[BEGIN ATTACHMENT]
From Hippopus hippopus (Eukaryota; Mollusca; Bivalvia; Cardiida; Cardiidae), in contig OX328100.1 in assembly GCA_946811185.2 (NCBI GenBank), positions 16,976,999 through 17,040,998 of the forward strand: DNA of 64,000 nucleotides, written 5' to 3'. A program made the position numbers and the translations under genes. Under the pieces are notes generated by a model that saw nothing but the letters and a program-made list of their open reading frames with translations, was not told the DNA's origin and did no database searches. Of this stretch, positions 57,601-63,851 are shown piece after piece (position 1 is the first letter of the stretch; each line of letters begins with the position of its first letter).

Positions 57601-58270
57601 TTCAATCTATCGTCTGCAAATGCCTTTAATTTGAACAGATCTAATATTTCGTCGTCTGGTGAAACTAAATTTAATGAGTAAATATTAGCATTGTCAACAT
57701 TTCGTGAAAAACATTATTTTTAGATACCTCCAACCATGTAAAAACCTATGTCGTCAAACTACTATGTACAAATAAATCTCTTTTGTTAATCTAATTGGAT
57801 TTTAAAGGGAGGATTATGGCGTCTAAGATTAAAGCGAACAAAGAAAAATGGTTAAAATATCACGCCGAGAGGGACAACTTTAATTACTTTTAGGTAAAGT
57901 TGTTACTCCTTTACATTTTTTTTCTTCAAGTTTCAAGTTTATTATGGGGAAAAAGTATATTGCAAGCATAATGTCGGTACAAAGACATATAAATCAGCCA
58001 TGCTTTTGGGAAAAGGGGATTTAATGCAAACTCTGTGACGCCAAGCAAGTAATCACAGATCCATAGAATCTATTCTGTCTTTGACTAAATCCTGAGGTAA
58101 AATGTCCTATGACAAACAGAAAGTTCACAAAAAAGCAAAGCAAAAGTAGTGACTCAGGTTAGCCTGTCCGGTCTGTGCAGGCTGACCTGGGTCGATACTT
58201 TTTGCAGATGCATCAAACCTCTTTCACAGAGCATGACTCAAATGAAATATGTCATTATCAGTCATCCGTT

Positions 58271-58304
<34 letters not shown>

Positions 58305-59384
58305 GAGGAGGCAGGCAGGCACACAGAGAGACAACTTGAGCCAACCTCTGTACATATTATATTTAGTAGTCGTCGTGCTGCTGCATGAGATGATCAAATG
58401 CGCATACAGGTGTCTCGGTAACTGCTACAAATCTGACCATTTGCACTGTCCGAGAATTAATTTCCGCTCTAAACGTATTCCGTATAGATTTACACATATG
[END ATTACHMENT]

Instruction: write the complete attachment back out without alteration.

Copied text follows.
From Hippopus hippopus (Eukaryota; Mollusca; Bivalvia; Cardiida; Cardiidae), in contig OX328100.1 in assembly GCA_946811185.2 (NCBI GenBank), positions 16,976,999 through 17,040,998 of the forward strand: DNA of 64,000 nucleotides, written 5' to 3'. A program made the position numbers and the translations under genes. Under the pieces are notes generated by a model that saw nothing but the letters and a program-made list of their open reading frames with translations, was not told the DNA's origin and did no database searches. Of this stretch, positions 57,601-63,851 are shown piece after piece (position 1 is the first letter of the stretch; each line of letters begins with the position of its first letter).

Positions 57601-58270
57601 TTCAATCTATCGTCTGCAAATGCCTTTAATTTGAACAGATCTAATATTTCGTCGTCTGGTGAAACTAAATTTAATGAGTAAATATTAGCATTGTCAACAT
57701 TTCGTGAAAAACATTATTTTTAGATACCTCCAACCATGTAAAAACCTATGTCGTCAAACTACTATGTACAAATAAATCTCTTTTGTTAATCTAATTGGAT
57801 TTTAAAGGGAGGATTATGGCGTCTAAGATTAAAGCGAACAAAGAAAAATGGTTAAAATATCACGCCGAGAGGGACAACTTTAATTACTTTTAGGTAAAGT
57901 TGTTACTCCTTTACATTTTTTTTCTTCAAGTTTCAAGTTTATTATGGGGAAAAAGTATATTGCAAGCATAATGTCGGTACAAAGACATATAAATCAGCCA
58001 TGCTTTTGGGAAAAGGGGATTTAATGCAAACTCTGTGACGCCAAGCAAGTAATCACAGATCCATAGAATCTATTCTGTCTTTGACTAAATCCTGAGGTAA
58101 AATGTCCTATGACAAACAGAAAGTTCACAAAAAAGCAAAGCAAAAGTAGTGACTCAGGTTAGCCTGTCCGGTCTGTGCAGGCTGACCTGGGTCGATACTT
58201 TTTGCAGATGCATCAAACCTCTTTCACAGAGCATGACTCAAATGAAATATGTCATTATCAGTCATCCGTT

Positions 58271-58304
<34 letters not shown>

Positions 58305-59384
58305 GAGGAGGCAGGCAGGCACACAGAGAGACAACTTGAGCCAACCTCTGTACATATTATATTTAGTAGTCGTCGTGCTGCTGCATGAGATGATCAAATG
58401 CGCATACAGGTGTCTCGGTAACTGCTACAAATCTGACCATTTGCACTGTCCGAGAATTAATTTCCGCTCTAAACGTATTCCGTATAGATTTACACATATG